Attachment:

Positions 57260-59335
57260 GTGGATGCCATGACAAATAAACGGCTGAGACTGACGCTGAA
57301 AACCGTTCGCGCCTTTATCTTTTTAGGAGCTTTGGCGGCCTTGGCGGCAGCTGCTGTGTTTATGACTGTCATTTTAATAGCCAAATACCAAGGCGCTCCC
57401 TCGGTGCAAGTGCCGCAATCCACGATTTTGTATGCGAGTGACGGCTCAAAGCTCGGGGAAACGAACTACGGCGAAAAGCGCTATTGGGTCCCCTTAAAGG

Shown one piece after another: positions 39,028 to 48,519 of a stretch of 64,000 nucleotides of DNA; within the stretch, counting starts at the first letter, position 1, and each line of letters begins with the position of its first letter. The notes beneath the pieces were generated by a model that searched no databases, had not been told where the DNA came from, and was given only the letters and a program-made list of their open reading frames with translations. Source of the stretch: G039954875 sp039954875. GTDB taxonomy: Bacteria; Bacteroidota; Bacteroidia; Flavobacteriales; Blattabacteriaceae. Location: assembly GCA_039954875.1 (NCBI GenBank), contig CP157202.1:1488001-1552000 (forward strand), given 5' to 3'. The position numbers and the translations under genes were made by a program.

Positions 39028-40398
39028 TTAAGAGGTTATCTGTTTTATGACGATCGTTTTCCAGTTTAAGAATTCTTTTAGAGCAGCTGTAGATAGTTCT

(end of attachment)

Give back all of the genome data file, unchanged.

Positions 57260-59335
57260 GTGGATGCCATGACAAATAAACGGCTGAGACTGACGCTGAA
57301 AACCGTTCGCGCCTTTATCTTTTTAGGAGCTTTGGCGGCCTTGGCGGCAGCTGCTGTGTTTATGACTGTCATTTTAATAGCCAAATACCAAGGCGCTCCC
57401 TCGGTGCAAGTGCCGCAATCCACGATTTTGTATGCGAGTGACGGCTCAAAGCTCGGGGAAACGAACTACGGCGAAAAGCGCTATTGGGTCCCCTTAAAGG

Shown one piece after another: positions 39,028 to 48,519 of a stretch of 64,000 nucleotides of DNA; within the stretch, counting starts at the first letter, position 1, and each line of letters begins with the position of its first letter. The notes beneath the pieces were generated by a model that searched no databases, had not been told where the DNA came from, and was given only the letters and a program-made list of their open reading frames with translations. Source of the stretch: G039954875 sp039954875. GTDB taxonomy: Bacteria; Bacteroidota; Bacteroidia; Flavobacteriales; Blattabacteriaceae. Location: assembly GCA_039954875.1 (NCBI GenBank), contig CP157202.1:1488001-1552000 (forward strand), given 5' to 3'. The position numbers and the translations under genes were made by a program.

Positions 39028-40398
39028 TTAAGAGGTTATCTGTTTTATGACGATCGTTTTCCAGTTTAAGAATTCTTTTAGAGCAGCTGTAGATAGTTCT